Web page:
CANTERBURY, England A Sudanese man who walked through the Channel Tunnel from France in an extreme example of the desperate measures refugees are prepared to take to reach Britain will face trial for obstructing a railway, a court was told on Thursday.
Abdul Haroun, who is from the war-ravaged region of Darfur, walked for close to 12 hours in near total darkness last August, dodging high-speed trains and evading security cameras, before he was arrested by British police close to the English end of the tunnel at Folkestone.
He was charged and sent to prison, where he remained until he was given bail on Jan. 4.
In December he was also granted asylum by British authorities - a decision his supporters hoped would lead to the charge being dropped, but which tunnel operator Eurotunnel and some lawmakers criticized as encouraging other migrants to risk the walk.
Thousands of migrants are camped out in squalor near the northern French ports of Calais and Dunkirk, seeking clandestine ways to enter Britain such as stowing away on trucks or trains.
Haroun was the first person known to have made it through the 31-mile (50-km) tunnel on foot.
Since then, two Iranian men have also walked through the tunnel. They too were arrested and charged with the same offence and are due to stand trial in April.
FRAMING THE DEBATE
The Calais and Dunkirk camps are among many flashpoints in a continent-wide crisis that saw over 1 million refugees and migrants enter Europe last year, most to escape war and poverty in the Middle East and Africa. Almost 3,700 died or went missing in the attempt.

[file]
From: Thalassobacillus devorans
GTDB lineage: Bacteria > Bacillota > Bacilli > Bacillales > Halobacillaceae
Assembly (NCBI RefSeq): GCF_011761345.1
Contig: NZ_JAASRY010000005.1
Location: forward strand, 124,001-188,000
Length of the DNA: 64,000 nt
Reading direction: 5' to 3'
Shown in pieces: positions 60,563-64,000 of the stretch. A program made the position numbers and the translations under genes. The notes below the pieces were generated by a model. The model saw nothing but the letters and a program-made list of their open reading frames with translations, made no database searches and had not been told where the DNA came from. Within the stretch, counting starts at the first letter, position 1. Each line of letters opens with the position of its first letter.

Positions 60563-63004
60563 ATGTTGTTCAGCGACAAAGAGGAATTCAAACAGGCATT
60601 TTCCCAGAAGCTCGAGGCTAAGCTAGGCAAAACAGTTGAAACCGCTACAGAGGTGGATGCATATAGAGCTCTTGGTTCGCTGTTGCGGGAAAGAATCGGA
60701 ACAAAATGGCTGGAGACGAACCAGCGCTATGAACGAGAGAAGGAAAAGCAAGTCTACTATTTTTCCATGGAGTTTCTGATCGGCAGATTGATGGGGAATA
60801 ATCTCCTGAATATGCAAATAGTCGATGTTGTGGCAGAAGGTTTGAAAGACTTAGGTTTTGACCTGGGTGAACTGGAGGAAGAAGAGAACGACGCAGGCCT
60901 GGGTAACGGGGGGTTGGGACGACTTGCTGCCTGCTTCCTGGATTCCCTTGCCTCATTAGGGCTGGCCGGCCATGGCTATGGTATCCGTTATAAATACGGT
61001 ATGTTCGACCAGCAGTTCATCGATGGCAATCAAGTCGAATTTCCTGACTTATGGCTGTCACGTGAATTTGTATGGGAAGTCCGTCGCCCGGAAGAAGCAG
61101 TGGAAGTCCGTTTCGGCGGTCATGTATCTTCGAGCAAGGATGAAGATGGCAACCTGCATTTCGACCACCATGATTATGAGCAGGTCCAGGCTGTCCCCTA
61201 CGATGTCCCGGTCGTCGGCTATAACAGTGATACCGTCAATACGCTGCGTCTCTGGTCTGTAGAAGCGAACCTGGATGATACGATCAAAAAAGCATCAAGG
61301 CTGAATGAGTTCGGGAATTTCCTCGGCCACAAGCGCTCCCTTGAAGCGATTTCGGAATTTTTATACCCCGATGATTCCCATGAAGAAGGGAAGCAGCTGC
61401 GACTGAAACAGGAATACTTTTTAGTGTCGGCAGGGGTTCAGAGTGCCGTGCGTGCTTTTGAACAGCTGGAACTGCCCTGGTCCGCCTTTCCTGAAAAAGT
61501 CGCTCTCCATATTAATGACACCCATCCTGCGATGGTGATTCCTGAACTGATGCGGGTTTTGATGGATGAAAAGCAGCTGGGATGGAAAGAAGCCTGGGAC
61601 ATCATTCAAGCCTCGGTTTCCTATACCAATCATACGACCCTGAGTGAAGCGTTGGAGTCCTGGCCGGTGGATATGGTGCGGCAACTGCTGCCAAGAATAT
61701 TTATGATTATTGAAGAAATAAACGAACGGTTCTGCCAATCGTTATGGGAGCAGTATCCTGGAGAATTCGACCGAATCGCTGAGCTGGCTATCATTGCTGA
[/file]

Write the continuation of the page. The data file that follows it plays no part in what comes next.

In Britain, Haroun's case has framed a heated political debate over whether refugees should be welcomed or stopped from coming.
The issue will feature heavily in campaigning for a referendum on whether Britain should stay in the European Union, expected to take place later this year.
Since being freed on bail, Haroun has been living with a volunteer from a charity that has supported him through his detention, prosecution and asylum application.
Haroun attended Thursday's hearing at a court in Canterbury, southeast England, in a dark gray suit and a blue shirt and surrounded by supporters. He spoke only to confirm his name.
About a dozen refugee rights campaigners staged a protest outside the courthouse, holding up banners in support of Haroun.
The offence with which he is charged carries a maximum penalty of two years in prison. Judge Adele Williams provisionally set Haroun's trial for June 20 and extended his bail.
(Editing by Stephen Addison and John Stonestreet)